This publication contains information about women's achievements in North Carolina, trivia, and articles on how women serve the United States today.
The North Carolina Council for Women presents: Women of the Century
This commemorative program has biographies of memorable North Carolina women.
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During March, the Government & Heritage Library at the State Library of North Carolina is celebrating Women's
History Month. From Virginia Dare, the first child born to English parents in
America on the North Carolina coast; to the hundreds of women who have served in our state's Generaly Assembly; to Bev Perdue, the first female governor of North
Carolina, we recognize the vital place that women and their accomplishments
have in our history.
Strong women have gained notoriety throughout the state's past. Here are
just a few prominent North Carolina women:
1804 - Winifred Marshall Gales writes and publishes
Matilda Berkely; or, Family Anecdotes, which becomes the first
novel ever published in North Carolina written by a resident of the
1809 - Dolley Madison is the first North Carolinian to
become first lady.
1862 - Mary Jane Patterson, from Raleigh, is the first
African American woman to receive a bachelor of arts degree in the United
1878 - Tabitha Ann Holton is the first licensed female
lawyer in North Carolina.
1887 - Dr. Annie Lowrie Alexander is the first
licensed female doctor in North Carolina.
1902 - Dr. Charlotte Hawkins Brown founds the Alice Freeman Palmer Memorial Institute.
1921 - Lillian Exum Clement is the first woman to serve in the North Carolina General Assembly.
1946 - Eliza Jane Pratt is the first female to
represent North Carolina in the US Congress.
2009 - Beverly Perdue is North Carolina's first female
For every woman who has gained a place in the history books, numerous
female tar heels have helped build and sustain the state in so many ways.
From working in the burgeoning textile industry, to forwarding higher
education and research, to documenting their Civil War
experiences, these women are an integral part of our culture.
Please join us as we celebrate the contributions that women
have made to the history of our state, and the United States.
Government and Heritage Library Resources
The Government and Heritage Library has many resources about women in
North Carolina in the
NC Digital Collections
The Government & Heritage Library and NC State Archives have a number of digital resources about women in the North Carolina Digital Collections. Try an advanced search on "Women" in the title or subject fields.
The first book published in North Carolina was written by a woman,
Winifred Marshall Gales. This book is entitled Matlida Berkely; or,
Family Anecdotes and a digitized version is available through the North Carolina Digital Collections.
Elizabeth Keckley, Behind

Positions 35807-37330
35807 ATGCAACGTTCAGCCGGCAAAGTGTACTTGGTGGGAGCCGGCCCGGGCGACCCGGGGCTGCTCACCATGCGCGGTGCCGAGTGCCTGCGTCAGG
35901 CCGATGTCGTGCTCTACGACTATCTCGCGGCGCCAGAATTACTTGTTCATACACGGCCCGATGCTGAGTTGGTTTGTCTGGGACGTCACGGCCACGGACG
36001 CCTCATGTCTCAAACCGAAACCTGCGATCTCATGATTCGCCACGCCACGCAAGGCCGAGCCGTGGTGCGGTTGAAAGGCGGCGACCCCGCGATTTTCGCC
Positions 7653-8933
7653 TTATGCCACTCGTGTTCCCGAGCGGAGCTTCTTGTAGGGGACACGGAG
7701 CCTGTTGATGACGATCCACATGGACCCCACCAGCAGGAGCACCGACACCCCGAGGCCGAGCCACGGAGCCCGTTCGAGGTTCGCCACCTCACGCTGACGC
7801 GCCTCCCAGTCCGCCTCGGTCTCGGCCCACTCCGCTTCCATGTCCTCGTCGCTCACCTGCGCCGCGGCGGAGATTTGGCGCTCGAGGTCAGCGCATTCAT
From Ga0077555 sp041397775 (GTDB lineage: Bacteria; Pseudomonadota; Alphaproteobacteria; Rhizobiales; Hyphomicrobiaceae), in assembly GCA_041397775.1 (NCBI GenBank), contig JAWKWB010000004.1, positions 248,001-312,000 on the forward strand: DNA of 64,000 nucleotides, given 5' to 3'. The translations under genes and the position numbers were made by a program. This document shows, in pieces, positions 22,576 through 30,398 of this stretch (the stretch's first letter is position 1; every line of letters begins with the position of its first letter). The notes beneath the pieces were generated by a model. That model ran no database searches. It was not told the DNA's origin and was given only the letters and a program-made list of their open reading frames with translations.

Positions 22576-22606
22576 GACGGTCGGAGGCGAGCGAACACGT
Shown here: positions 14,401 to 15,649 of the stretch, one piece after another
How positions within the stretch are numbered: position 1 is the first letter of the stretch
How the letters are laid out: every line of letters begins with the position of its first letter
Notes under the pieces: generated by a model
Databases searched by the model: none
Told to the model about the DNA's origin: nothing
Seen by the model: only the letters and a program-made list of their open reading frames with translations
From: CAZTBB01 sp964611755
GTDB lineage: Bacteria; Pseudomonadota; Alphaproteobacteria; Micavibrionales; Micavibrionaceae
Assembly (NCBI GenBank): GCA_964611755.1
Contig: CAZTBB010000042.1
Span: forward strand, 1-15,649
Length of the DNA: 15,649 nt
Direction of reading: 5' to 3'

the Scenes, or, Thirty years a Slave, and Four Years in the White
Elizabeth Keckley's autobiography recounts her life as a slave living
near Hillsborough, NC. She purchases her freedom and then goes on to
become a close friend of first lady Mary Todd Lincoln. http://docsouth.unc.edu/neh/keckley/keckley.html
Flora MacDonald: "The
Bright and Particular Star" (1722-1790)
"Although Flora MacDonald lived in North Carolina only a short time,
her legend took strong hold within the Scottish population here and has
continued as an important symbol of North Carolina’s Scots
history." Her name was adopted for the Flora MacDonald College in 1916,
an insitution which was dedicated to the higher education of women. It
still exists as the Flora Macdonald Academy. In addition, images of students from the early 20th century can be
found at the North Carolina State Archives. http://ncpedia.org/biography/macdonald-flora
The Dolley Madison Project
Dolley Payne, born and raised in Guilford County, NC, grew up to
become the wife of James Madison, the fourth President of the United
States. This site contains letters, maps, essays, and other resources
related to Dolley Payne Todd Madison. http://www2.vcdh.virginia.edu/madison/
Alice Person: Good Medicine and
Good Music (1840-1913)
"Professional musician, patent medicine entrepreneur, women's rights
advocate—all are appropriate titles for colorful North Carolinian
Alice Morgan Person (1840-1913). This digital collection, ... celebrates
Alice’s unique life by presenting digitized versions of her
published folk tune arrangements in both audio and visual formats along
with a broad range of other images collected by Alice’s biographer
and ECU music librarian, David Hursh." http://digital.lib.ecu.edu/collection/person.aspx
Bayard Wootten (seen right), a native of New Bern, NC, traveled around
the state as an "activist photographer," with some of her most
significant documentary photographs coming from the North Carolina